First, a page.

Australasian Science: Australia's authority on science since 1938

Midlife Crisis in Great Apes

By Magdeline Lum

Chimpanzees suffer a midlife crisis, and psychologists explore why we get itchy when we see someone else scratching.

The midlife crisis is no longer the exclusive domain of humans. A study of 508 chimpanzees and orangutans from zoos and research centres throughout the USA, Canada, Singapore, Japan and Australia has found that they also experience a midlife crisis, indicating it could be inherent in primate biology rather than something specific to human society.

Caretakers and other observers were asked to complete a questionnaire to assess the well-being of the apes under their care. Questions were subjective assessments of how the apes reacted in social situations and level of enthusiasm and success in completing tasks.

The final question asked keepers to imagine themselves as the apes and how happy they would be if they were that ape for a week. This was done for each ape, from infants to the older members of the family group.

When the results were collected and analysed, the contentment levels of middle-aged apes were comparable to humans between the ages of 45–50. There was no doubt they were experiencing a midlife crisis.

This suggests that the midlife crisis may be something that has been passed through evolution rather than something caused by the pressures and troubles of modern life.

However, it is not clear what benefit the midlife malcontent would provide. One suggestion is that it may spur a family group to shift towards more attainable goals to increase satisfaction levels.

Whatever the case may be, more research is needed.

Scratching is Catching

A new study published in the Proceedings of the National Academies of Science has found that seeing someone else scratching is enough to induce itchiness. In fact, the urge to scratch is more contagious than other socially contagious behaviour like yawning and laughing. Of the volunteers who saw videos of other people scratching, 64% scratched themselves.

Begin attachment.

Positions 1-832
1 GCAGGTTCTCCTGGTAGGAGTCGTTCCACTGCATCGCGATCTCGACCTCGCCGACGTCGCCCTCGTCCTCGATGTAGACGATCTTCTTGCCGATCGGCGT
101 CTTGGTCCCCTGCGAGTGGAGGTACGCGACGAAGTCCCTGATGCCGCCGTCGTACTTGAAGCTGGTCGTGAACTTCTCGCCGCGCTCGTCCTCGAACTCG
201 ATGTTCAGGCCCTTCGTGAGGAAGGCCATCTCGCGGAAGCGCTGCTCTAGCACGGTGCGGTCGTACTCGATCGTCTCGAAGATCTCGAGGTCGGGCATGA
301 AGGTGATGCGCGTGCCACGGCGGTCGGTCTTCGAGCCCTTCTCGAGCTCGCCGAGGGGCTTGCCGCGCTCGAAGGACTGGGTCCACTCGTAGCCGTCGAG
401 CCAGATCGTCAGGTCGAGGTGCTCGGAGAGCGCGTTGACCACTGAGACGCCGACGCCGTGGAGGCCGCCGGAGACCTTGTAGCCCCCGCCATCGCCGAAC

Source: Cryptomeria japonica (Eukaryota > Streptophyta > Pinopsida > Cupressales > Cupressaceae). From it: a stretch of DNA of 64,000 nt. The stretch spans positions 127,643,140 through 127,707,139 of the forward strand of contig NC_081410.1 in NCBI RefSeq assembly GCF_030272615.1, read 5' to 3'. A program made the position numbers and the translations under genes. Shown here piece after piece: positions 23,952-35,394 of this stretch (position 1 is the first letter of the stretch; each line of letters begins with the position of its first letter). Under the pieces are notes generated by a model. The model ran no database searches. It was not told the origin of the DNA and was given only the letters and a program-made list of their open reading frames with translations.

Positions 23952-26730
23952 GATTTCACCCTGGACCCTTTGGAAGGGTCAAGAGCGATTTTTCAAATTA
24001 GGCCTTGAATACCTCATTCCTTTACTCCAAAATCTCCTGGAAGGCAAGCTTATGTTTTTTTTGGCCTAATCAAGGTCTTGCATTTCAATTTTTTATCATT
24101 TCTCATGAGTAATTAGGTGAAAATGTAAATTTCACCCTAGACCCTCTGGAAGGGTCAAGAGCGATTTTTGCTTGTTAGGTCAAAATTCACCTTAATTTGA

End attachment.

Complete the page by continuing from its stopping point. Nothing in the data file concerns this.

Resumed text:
When it comes to contagious yawning studies, 40–60% of respondents yawn while a contagious reaction occurs 47% of the time with laughter.

The reason why itching, smiling and head nodding is contagious comes down to how we experience emotions. Smiling and head nodding is a response to our empathy impulse. However, catching an itch may signal someone’s inclination towards having negative feelings.

Of the 51 participants in the study, 18 had their brains scanned to see how they responded when viewing videos of people scratching or tapping themselves. When they viewed people tapping, not any of them felt the urge to scratch but one participant did feel the need to tap. When videos of people scratching themselves were shown, the respondents reported feeling itchy and researchers urged them not to scratch.

The impulse to itch triggers a cluster of regions throughout the brain known as the itch matrix. When the neuroscientists analysed the scans, the level of itch matrix activity was proportional to the intensity of the itchiness reported by the volunteer.

All of the participants in the study took part in personality inventories to measure traits of empathy, extent of extroversion, agreeability, conscientiousness, openness and neuroticism. In previous studies in contagious behaviour, psychologists have concluded that people with a high degree of empathy tend to display mimicry of behaviour.

However, when it comes to itching, the results of this study revealed that a person who caught an itch was less likely to be someone who reacts with compassion to someone else’s troubles. Participants who felt the need to scratch were also likely to have a higher level of neuroticism.

Understanding how itching is related to negative feelings could lead to improvements in the treatment for conditions that cause severe itching like eczema. It may also help people suffering chronic itching sensations from which there is no underlying cause.